The described cohort of students trained feedback skills in small, fixed groups of approximately eight students, guided by a coach.9 First year students have learned the theoretical background of giving and receiving feedback. They learned to value the importance of feedback and to provide others with effective feedback. Giving and receiving peer feedback was practised with each other in the context of working together on group projects. Second and third year students have focussed on extending their feedback literacy. While they kept practising with providing (and receiving) feedback, they were also expected to increasingly ask feedback on several themes of professionalism, to reflect on it and to apply the feedback if suited. As described in the introduction, all students were regularly invited to give narrative feedback to curriculum courses through thematic surveys. In group meetings, students discussed their feedback content and formulated as a group written narrative feedback to coordinators of the course. This is both part of training feedback skills and a means of evaluating and improving the curriculum. The coach was not involved in formulating the feedback, but may guide the process if deemed necessary. Narrative feedback was sent to the curriculum organisation via online survey software (LimeSurvey).
All fourteen thematic surveys conducted in study year 2018/2019 were retrospectively used for data collection. Feedback narratives from these surveys were obtained from the faculty evaluation service in 2020 by a member of our research team (A.S.). Five surveys were from the first study year, six from the second study year and three from the third study year. These surveys yielded a total of 641 group responses to open questions. Of all 641 responses, six answers were excluded because they did not contain an answer to the open question (e.g., “My classmate has already filled out this survey.”), leaving 635 responses for analysis, of which 251 in study year 1, 287 in study year 2 and 96 in study year 3. Two authors (M.J. and P.S.) independently scored all feedback narratives with the rubric. In case the total rubric scores differed less than four points, the lowest score of the two researchers was used for analysis. In case the difference was higher, the scoring was discussed in a consensus meeting with four authors (M.J., P.S., A.S., E.T.; n=84). Consensus was reached on all 84 narratives.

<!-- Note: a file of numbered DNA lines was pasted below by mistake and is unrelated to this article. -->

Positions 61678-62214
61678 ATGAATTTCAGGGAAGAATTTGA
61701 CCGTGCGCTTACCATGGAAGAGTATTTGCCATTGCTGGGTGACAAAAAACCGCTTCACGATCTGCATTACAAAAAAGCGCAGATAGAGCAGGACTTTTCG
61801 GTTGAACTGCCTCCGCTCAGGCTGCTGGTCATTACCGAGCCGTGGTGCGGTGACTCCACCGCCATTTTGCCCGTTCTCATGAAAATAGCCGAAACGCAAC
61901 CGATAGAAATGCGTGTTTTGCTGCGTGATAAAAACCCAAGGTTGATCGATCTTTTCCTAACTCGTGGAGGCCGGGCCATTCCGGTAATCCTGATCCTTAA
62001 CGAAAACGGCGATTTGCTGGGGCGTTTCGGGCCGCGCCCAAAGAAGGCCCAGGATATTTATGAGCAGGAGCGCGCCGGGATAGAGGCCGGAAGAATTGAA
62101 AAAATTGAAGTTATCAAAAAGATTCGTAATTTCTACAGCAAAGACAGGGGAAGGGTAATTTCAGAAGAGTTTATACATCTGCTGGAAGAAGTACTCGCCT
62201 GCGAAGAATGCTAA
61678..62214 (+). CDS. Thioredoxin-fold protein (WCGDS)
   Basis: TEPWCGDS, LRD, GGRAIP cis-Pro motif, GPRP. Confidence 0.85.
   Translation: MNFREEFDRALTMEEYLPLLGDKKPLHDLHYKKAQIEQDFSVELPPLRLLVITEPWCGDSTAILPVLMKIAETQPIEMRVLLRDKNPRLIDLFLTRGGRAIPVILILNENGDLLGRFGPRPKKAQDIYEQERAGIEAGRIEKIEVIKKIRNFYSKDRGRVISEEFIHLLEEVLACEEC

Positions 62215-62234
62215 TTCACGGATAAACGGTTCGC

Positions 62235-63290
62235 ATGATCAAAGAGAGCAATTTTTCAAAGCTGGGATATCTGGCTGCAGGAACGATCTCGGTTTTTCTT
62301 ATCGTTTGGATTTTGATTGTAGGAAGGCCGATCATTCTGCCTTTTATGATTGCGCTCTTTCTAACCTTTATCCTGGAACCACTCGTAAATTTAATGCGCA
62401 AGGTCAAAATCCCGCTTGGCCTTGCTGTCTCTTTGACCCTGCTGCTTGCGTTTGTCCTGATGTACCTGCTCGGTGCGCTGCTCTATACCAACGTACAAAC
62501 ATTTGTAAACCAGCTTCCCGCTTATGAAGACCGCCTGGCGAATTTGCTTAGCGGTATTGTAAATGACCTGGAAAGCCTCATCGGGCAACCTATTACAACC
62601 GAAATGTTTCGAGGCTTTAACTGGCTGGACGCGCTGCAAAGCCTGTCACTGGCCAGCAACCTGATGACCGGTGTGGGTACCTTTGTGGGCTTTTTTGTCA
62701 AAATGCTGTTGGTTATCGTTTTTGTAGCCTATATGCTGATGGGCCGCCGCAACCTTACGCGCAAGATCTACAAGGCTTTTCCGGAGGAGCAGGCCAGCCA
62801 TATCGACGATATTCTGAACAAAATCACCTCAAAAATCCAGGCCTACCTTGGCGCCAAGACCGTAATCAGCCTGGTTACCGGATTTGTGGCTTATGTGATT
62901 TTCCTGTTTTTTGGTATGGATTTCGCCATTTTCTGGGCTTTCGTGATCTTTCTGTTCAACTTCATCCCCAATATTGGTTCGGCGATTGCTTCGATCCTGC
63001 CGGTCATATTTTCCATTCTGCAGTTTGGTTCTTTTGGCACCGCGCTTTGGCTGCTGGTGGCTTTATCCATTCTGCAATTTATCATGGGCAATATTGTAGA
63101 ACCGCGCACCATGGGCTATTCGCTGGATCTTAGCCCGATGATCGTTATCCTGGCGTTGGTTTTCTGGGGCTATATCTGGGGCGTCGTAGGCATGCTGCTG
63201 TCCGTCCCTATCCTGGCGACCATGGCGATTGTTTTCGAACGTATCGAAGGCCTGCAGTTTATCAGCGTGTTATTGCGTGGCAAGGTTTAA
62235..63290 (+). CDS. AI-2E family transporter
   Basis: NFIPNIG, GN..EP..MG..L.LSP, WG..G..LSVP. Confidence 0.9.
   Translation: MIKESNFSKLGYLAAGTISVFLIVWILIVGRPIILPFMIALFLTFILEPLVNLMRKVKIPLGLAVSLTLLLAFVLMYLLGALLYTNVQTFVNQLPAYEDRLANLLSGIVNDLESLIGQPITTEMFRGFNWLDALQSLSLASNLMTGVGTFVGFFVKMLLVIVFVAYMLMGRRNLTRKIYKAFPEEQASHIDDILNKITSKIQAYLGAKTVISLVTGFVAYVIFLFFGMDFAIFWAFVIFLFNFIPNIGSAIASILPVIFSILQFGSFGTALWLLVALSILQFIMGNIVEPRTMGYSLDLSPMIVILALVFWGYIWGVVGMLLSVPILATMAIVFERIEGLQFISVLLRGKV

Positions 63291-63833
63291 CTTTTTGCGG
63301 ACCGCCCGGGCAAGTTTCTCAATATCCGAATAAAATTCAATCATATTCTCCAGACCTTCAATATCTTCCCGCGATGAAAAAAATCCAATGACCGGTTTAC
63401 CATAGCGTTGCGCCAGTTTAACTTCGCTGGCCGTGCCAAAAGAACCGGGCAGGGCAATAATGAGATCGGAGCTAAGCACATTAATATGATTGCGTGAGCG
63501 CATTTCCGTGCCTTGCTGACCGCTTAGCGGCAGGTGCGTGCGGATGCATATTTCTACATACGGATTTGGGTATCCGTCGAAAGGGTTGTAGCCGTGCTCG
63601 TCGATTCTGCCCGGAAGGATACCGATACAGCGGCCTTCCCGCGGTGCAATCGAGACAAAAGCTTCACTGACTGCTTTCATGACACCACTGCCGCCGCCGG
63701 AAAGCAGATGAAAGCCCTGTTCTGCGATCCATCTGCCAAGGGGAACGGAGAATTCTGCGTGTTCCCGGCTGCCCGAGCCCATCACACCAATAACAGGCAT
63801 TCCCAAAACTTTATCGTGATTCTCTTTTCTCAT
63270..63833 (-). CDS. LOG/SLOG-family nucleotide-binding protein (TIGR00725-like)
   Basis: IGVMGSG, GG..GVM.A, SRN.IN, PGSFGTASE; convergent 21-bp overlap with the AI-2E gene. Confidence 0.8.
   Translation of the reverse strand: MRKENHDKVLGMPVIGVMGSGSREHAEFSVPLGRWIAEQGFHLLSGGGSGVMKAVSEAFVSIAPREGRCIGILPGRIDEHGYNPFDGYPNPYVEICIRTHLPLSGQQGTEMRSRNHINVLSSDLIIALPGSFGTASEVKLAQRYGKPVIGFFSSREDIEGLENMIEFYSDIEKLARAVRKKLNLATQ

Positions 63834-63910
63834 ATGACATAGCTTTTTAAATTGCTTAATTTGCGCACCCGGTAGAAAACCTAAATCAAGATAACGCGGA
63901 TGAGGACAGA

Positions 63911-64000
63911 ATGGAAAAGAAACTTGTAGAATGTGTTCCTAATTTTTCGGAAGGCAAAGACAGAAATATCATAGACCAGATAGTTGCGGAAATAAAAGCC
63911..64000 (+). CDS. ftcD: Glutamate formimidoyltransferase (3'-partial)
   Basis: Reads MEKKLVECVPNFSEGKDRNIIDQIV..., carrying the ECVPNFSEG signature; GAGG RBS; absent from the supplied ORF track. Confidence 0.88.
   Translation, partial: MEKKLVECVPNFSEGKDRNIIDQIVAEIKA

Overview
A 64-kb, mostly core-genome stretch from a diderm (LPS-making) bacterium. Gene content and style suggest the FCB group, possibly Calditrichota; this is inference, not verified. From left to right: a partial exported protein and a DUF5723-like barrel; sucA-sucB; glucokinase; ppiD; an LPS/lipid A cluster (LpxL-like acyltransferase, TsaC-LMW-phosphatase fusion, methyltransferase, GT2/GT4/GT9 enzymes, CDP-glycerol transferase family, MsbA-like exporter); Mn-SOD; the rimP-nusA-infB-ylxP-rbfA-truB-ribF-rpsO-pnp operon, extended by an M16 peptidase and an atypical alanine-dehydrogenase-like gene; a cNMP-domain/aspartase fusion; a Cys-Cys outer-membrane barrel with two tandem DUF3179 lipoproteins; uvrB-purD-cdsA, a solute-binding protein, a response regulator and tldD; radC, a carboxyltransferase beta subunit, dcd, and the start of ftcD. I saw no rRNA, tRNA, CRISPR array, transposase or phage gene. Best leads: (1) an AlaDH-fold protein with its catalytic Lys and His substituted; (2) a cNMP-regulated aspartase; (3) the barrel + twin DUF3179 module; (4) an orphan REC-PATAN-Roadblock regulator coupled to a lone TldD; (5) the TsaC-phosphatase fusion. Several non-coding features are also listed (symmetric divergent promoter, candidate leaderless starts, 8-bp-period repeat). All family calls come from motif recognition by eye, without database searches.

In order to minimise the risk of information bias during scoring, the mention of study year was removed from the feedback narratives, and all other clues that could reveal students’ study year were also removed. While these measures blinded most of the answers, very few narrative feedback could still have given a clue to the study year of the students. This may have led to subconscious information bias in researchers. To account for any undesired bias, an independent researcher who had no connections with the professionalism course and who was not involved with the study design and rubric development scored 10% (n=63) of all responses. One-way ANOVA was used to compare these scores with the scores of the researchers to determine the presence of information bias.